The bar statistics are a little off-putting, but I'm not completely Stressed about landing a job after graduation. Of course, I'll work my ass off to be in the best position regardless, but I do have multiple family friends that are lawyers, and I have already worked for a lawyer during undergrad, and when I had to leave due to scheduling conflicts He sent my resume to a few lawyers and judges. I also work part-time at a country club and more connections have been made there. and they are actually able to see me and my work ethic. So with that, I will not be as stressed about finding a job after graduation, wherever I graduate from. I don't want anyone to think that by saying this means that I just plan on slacking and not caring, I still will work my ass off, but worst case scenario if I absolutely "can't " find a job, I'll have one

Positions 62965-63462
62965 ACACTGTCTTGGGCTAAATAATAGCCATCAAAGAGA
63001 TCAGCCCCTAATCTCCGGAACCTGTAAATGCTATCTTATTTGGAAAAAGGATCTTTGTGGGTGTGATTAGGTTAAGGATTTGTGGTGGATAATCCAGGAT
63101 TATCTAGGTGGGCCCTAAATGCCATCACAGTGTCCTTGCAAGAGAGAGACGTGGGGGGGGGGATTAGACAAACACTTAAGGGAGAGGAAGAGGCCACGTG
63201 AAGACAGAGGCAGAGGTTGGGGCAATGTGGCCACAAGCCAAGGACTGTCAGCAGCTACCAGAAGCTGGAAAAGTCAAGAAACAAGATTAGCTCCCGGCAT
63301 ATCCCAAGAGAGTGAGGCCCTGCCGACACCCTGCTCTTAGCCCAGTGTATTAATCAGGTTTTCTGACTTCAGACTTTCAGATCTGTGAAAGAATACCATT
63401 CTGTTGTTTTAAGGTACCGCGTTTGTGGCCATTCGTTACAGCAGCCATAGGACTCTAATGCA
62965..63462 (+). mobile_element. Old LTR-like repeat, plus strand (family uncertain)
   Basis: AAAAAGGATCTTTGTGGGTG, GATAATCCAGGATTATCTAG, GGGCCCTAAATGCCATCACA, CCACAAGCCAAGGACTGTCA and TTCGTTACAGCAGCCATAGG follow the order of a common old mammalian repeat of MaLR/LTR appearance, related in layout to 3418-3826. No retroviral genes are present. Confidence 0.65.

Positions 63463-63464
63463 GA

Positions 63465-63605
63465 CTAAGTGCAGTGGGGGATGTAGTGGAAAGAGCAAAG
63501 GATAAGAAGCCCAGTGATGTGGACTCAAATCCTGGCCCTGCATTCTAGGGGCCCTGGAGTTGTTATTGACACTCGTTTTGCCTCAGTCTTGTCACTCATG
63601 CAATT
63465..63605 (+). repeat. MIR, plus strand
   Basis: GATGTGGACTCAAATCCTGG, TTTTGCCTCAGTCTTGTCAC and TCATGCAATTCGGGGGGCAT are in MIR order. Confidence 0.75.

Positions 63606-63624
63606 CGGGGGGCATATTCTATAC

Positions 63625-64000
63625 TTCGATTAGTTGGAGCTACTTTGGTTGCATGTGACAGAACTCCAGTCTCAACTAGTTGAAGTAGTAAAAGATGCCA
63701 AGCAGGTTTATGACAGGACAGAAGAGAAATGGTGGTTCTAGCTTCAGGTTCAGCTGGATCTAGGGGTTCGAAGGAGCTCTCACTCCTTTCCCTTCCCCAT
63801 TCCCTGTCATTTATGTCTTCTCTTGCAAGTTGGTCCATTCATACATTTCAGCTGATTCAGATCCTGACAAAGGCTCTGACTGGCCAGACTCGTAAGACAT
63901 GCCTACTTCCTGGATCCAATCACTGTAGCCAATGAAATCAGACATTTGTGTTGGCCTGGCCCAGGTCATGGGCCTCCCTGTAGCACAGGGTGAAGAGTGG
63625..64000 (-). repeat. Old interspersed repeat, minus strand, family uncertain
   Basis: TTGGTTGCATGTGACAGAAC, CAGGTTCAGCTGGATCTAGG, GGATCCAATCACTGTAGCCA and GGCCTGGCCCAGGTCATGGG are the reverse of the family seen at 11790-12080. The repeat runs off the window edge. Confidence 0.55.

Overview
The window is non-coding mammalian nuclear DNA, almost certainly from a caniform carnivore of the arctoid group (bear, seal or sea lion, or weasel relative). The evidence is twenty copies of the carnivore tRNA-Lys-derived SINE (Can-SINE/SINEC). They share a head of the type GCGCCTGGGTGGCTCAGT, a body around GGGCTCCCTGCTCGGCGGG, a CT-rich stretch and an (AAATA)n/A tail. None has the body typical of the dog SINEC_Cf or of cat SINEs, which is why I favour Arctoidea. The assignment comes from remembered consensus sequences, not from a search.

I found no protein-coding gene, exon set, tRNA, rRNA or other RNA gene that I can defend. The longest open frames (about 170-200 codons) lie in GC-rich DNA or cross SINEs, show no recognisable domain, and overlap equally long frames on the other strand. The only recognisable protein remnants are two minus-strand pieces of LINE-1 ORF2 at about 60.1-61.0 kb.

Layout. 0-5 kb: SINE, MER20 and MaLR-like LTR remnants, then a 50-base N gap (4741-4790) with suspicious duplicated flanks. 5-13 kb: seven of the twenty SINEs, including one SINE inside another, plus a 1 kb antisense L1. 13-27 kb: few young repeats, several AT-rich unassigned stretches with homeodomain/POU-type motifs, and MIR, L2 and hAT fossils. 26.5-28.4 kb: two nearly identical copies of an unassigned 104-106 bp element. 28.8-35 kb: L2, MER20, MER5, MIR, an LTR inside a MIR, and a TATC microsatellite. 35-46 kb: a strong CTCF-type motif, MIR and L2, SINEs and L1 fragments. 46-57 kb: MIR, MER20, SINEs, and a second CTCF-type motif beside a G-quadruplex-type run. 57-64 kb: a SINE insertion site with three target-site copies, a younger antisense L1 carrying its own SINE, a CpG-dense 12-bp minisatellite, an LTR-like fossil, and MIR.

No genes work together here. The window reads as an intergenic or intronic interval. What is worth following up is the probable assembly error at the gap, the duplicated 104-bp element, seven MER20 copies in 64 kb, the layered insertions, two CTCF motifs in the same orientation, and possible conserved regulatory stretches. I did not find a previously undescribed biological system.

There's an active thread in one of the forums that talks about how networking isn't necessarily enough. It may be worth a read. I don't necessarily agree with the OP that networking doesn't matter, but I think you're a bit overconfident about how your connections are going to pull through for you. As I said before, you're in a different position due to having school paid for, but you're still sacrificing 3 years of hard effort and lost salary just to rely on your connections to get you a job. If they don't come through (for one of a variety of reasons) you're all sorts of screwed.